Open Research

Open Access

“Open Access” is unrestricted access via the internet to peer reviewed scholarly research. This includes:

  • Journal Articles
  • Software
  • Research Data
  • Book Chapters
  • Monographs
  • Open Educational Resources

The University of Northampton is working to help academics to not only comply with funding body requirements for open access (OA), but also to increase the visibility of all their research outputs.

An advantage of OA over traditional publishing models is a higher impact and visibility of research, since that research reaches a wider audience. Research that is open access can therefore result in increased collaboration opportunities and citation impact.


Pure

Pure is the Universities Current Research Information system, and links through to our public pure portal, the University of Northampton Research Explorer.

This showcases the research outputs, activities, datasets, student thesis, equipment, projects, research impacts and press/media of the research undertaken at the University of Northampton.  Pure provides a profile for all research active staff and PG Students.

Research Data Management

We believe that excellence in research and research integrity is facilitated by the application of good practice in research data management.  We support researchers to achieve excellence through the provision of Pure and training using resources like DMPOnline.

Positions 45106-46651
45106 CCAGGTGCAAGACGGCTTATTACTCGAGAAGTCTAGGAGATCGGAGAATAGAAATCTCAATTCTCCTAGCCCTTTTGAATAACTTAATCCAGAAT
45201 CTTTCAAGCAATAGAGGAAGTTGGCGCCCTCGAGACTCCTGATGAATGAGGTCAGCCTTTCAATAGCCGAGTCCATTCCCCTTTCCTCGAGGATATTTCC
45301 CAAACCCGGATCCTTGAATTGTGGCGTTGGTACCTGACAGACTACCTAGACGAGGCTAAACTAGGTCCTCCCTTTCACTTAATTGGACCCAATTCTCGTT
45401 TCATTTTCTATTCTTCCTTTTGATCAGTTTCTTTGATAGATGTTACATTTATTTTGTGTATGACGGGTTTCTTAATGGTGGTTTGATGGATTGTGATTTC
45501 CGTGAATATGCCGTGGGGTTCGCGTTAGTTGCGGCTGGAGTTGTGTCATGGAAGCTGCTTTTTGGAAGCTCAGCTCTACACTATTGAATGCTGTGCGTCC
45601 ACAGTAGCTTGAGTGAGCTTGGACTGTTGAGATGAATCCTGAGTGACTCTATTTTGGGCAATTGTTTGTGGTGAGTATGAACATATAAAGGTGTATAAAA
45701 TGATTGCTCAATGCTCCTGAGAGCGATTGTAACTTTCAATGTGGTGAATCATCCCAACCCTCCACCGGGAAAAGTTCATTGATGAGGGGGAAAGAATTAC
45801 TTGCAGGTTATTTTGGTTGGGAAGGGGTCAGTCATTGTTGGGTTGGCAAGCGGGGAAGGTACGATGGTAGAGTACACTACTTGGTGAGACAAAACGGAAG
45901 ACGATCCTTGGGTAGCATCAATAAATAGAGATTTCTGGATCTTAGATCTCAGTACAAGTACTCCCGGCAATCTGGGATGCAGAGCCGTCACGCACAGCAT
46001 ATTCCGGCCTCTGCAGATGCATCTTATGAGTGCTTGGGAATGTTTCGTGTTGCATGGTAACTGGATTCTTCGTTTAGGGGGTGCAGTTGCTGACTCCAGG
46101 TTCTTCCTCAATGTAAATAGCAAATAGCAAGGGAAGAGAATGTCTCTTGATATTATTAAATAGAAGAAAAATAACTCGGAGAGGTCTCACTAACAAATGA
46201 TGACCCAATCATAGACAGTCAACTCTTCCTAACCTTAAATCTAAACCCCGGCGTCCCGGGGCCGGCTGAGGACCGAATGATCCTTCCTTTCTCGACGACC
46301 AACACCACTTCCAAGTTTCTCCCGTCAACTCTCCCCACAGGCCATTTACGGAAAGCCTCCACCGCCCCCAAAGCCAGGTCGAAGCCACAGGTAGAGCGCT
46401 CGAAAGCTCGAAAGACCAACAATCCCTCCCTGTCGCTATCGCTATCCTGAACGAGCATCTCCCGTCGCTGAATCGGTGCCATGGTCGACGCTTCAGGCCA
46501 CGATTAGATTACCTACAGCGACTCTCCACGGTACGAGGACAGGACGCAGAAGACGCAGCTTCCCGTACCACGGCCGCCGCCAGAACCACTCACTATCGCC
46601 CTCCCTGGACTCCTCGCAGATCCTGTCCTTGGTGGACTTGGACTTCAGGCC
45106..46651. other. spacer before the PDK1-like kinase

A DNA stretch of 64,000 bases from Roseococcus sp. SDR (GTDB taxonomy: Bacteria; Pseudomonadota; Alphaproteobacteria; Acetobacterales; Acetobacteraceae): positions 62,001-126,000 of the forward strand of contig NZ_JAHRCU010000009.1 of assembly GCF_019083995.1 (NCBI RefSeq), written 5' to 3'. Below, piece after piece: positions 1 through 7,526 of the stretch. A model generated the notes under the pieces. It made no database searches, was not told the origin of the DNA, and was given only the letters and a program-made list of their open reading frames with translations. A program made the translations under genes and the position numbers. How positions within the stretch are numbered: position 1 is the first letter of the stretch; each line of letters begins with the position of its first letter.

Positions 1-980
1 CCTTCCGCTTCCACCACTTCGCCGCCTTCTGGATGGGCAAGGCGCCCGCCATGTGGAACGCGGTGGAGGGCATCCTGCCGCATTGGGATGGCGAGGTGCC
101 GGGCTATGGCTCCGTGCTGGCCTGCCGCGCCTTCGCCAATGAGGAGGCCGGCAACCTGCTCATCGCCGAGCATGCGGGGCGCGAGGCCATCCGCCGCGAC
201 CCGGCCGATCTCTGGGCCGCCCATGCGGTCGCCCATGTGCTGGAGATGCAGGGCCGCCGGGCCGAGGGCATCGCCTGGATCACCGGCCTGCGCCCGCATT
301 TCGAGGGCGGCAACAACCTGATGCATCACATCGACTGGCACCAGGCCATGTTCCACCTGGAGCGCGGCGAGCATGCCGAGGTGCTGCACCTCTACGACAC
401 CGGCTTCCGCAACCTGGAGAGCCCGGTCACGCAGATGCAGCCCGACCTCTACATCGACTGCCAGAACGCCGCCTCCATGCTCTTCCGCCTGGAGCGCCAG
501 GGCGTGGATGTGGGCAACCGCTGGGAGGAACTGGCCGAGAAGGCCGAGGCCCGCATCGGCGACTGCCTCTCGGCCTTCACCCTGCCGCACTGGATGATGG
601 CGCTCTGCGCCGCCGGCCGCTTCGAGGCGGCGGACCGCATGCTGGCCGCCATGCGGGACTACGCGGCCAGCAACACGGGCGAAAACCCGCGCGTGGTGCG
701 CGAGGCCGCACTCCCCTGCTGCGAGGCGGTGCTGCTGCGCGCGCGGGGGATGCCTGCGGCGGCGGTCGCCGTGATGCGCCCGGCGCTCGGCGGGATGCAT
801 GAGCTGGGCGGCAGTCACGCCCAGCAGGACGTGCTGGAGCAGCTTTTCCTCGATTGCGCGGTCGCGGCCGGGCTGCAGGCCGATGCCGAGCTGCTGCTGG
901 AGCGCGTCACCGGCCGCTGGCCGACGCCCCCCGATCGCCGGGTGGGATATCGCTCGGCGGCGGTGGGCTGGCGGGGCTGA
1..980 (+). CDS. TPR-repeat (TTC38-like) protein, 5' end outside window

Research data management is concerned with many aspects of research data:

Data Collection Using effective file formats, implementing file naming conventions and managing large volumes of data
Data Documentation Following documentation and metadata standards, making data easier to understand and reuse
Data Storage Using secure data systems to store and transfer data, with automatic file replication and versioning
Ethics and Legal Complying with relevant laws, managing ethical considerations and keeping sensitive data confidential
Data Preservation and Open Data Using open formats, using an appropriate repository, minting DOI’s for effective citation, minimising restrictions

There are three key elements involved in managing data effectively at Northampton:

  1. Create, implement and maintain a Data Management Plan
  2. Use secure storage such as Tundra or the Network drives during research
  3. Deposit completed data in our data repository, Pure

Researchers who do these three things well can be confident in how they manage their research data. The Research Support Team is available to help researchers carry out these activities.

Papers with data freely available receive around 9% more citations than those with restricted data

Funding Open Access

Gold Open Access is where a paper is made fully open on the publisher’s website, often for a fee or ‘Article Processing Charge’ (APC).  The University has a number of agreements and memberships with different publishers which in many cases will allow discounts to be applied against APC payments.  The University has a small institutional budget to pay for Gold APCs.

APCS will only be paid where articles meet the following criteria:

  • Published under a CC-BY licence
  • Embargo period in excess of 12 months for green open access (using accepted manuscript)